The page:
A number of presidential prospects faced re-election campaigns in 1998.  In Texas, Gov. George W. Bush raised $17.2 million and outspent his opponent by more than 3 to 1, en route to racking up 68.6-percent of the vote.  Bush and his wife Laura also helped to raise $10.4 million for Republican candidates and groups in 72 fundraising events during 1998, and they raised $3.9 million in 30 events during 1997.  Sen. McCain raised about $3.8 million for his one-sided 1998 re-election campaign, and had several million remaining at its conclusion.  Likewise Rep. Kasich raised more than $1.7 million for his 1998 re-election campaign and had almost $1.5 million in cash on hand after the election.  McCain eschewed a leadership PAC as did Sen. Fred Thompson.    

Sen. Paul Wellstone (D-MN) and Republican Alan Keyes established exploratory committees, which are not required to report finances. Sen. John Kerry (D-MA) worked at retiring the debt from his costly 1996 re-election campaign against Bill Weld. 


1. CNAC is a federal/state PAC; the state PAC can accept unlimited donations and is not reflected in the figures above.  Lamar Alexander is also chairman of We the Parents, a Virginia-based PAC formed in summer 1998.  As of late 1998, We the Parents expected to raise about $2 million during the year.  In addition, from fall 1997 to the end of 1998 Alexander served as honorary chair of the RNC's $15-20,000 donor club Republican Eagles.

2. John Ashcroft is also chairman of American Values PAC, a Virginia-based PAC (not required to file with the Federal Election Commission) formed in summer 1998.  The Washington Post (May 16, 1999) reported that "Ashcroft accepted a $400,000 corporate check for his PAC from the House of Lloyd, a Missouri direct-sales marketing firm." [Susan B. Glasser and Juliet Eilperin. "A New Conduit for 'Soft Money.'" Washington Post, May 16, 1999, p.A1.]  Ashcroft also chaired the National Republican Senatorial Committee's Inner Circle ($1,000 donors) from January 1997.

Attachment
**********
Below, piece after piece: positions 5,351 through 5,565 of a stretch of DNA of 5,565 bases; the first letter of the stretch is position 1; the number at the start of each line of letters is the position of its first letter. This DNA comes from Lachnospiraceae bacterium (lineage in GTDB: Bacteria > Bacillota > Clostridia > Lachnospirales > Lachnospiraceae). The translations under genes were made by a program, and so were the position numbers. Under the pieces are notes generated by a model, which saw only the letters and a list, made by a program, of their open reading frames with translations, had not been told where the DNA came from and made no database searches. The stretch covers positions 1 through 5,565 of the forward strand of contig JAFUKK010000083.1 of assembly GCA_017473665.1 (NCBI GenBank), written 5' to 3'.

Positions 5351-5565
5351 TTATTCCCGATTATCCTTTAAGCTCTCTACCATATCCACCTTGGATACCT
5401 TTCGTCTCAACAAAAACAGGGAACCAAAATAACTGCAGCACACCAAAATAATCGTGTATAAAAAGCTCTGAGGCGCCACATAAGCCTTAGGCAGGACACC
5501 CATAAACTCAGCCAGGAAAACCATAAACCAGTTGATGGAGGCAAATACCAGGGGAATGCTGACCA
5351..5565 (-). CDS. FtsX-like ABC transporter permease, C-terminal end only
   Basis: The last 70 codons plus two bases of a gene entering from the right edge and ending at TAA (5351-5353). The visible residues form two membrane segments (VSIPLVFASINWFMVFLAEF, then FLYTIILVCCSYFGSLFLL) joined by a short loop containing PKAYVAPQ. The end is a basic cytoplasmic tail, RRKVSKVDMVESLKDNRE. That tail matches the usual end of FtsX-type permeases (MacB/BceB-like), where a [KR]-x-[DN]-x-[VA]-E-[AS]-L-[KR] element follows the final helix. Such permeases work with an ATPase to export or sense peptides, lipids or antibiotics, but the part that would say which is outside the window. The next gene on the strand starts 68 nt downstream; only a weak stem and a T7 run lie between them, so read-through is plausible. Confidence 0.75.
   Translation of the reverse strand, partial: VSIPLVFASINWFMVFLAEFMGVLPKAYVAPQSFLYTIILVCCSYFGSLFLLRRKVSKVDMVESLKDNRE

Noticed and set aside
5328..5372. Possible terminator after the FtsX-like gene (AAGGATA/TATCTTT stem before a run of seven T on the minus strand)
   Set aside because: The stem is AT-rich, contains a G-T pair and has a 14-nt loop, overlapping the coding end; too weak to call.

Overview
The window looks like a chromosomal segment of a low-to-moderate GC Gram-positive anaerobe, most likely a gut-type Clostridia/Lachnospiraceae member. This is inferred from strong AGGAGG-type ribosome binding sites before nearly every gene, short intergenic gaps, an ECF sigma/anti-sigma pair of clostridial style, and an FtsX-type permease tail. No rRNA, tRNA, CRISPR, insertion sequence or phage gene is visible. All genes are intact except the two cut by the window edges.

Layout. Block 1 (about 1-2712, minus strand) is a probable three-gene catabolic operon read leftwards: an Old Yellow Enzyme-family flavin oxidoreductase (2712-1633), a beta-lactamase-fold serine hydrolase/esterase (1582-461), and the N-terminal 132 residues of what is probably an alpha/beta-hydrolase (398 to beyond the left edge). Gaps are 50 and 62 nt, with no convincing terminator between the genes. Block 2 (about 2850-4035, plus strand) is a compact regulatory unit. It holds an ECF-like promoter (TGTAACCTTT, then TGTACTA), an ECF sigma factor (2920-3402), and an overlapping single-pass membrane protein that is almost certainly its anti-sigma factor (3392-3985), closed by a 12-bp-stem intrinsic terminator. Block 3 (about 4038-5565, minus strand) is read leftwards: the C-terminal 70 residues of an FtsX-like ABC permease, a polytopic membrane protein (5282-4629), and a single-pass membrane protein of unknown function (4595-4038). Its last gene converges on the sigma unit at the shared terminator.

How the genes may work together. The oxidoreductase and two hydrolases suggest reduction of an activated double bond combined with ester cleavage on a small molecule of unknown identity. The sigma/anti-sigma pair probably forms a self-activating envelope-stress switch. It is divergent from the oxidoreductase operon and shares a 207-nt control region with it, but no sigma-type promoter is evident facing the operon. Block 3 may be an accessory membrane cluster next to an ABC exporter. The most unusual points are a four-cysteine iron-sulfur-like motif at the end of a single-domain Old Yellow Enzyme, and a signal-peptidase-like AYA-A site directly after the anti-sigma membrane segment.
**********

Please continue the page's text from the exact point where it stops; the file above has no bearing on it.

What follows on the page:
3. CWF, which Bauer started in November 1996, was America's sixth largest PAC in 1997-98, and came in second behind EMILY'S List in 1998.  On the non-political side, Bauer had the resources of the Family Research Council and American Renewal to communicate his views.

4. By late 1998 AHGO, Forbes' national issue advocacy organization, claimed over 120,000 members and contributions of over $10 million.  Forbes provided an initial $100,000 to start the organization back in August 1996.  Also during the 1998 cycle Forbes served as Finance Chairman for the National Republican Senatorial Committee. 

5. Newt Gingrich's campaign committee, Friends of Newt Gingrich, raised $2.9 million in 1997 and $3.8 million in 1998.  Further, Gingrich raised tens of millions of dollars on behalf of Republican candidates and causes during the 1998 cycle through events for members, state parties, the NRCC and the RNC.  Thus, his leadership PAC was only a small part of the picture.

6. Kasich's congressional campaign committee, Citizens for Kasich, raised more than $1.7 million in 1997-98 and finished the campaign with almost $1.5 million in cash on hand, which Kasich could put into a presidential campaign.

7. In addition, Keyes 2000, the authorized exploratory committee established in July 1997, had raised "well over $750,000" by late 1998, according to one of its spokespersons.

8. Dick Gephardt, like Newt Gingrich, raised tens of millions of dollars on behalf of Democratic candidates. Gephardt's own campaign committee, the Gephardt in Congress Committee, finished 1998 with almost $2 million in cash on hand.

9. According to a spokesperson, when federal and non-federal funds are considered, BACK PAC raised $1.5 million. Further, Bob Kerrey chaired the Democratic Senatorial Campaign Committee in the 1996 and 1998 cycles.  The DSCC raised over $33 million in 1997-98.  

  Copyright 1998, 1999 Eric M. Appleman/Democracy in Action.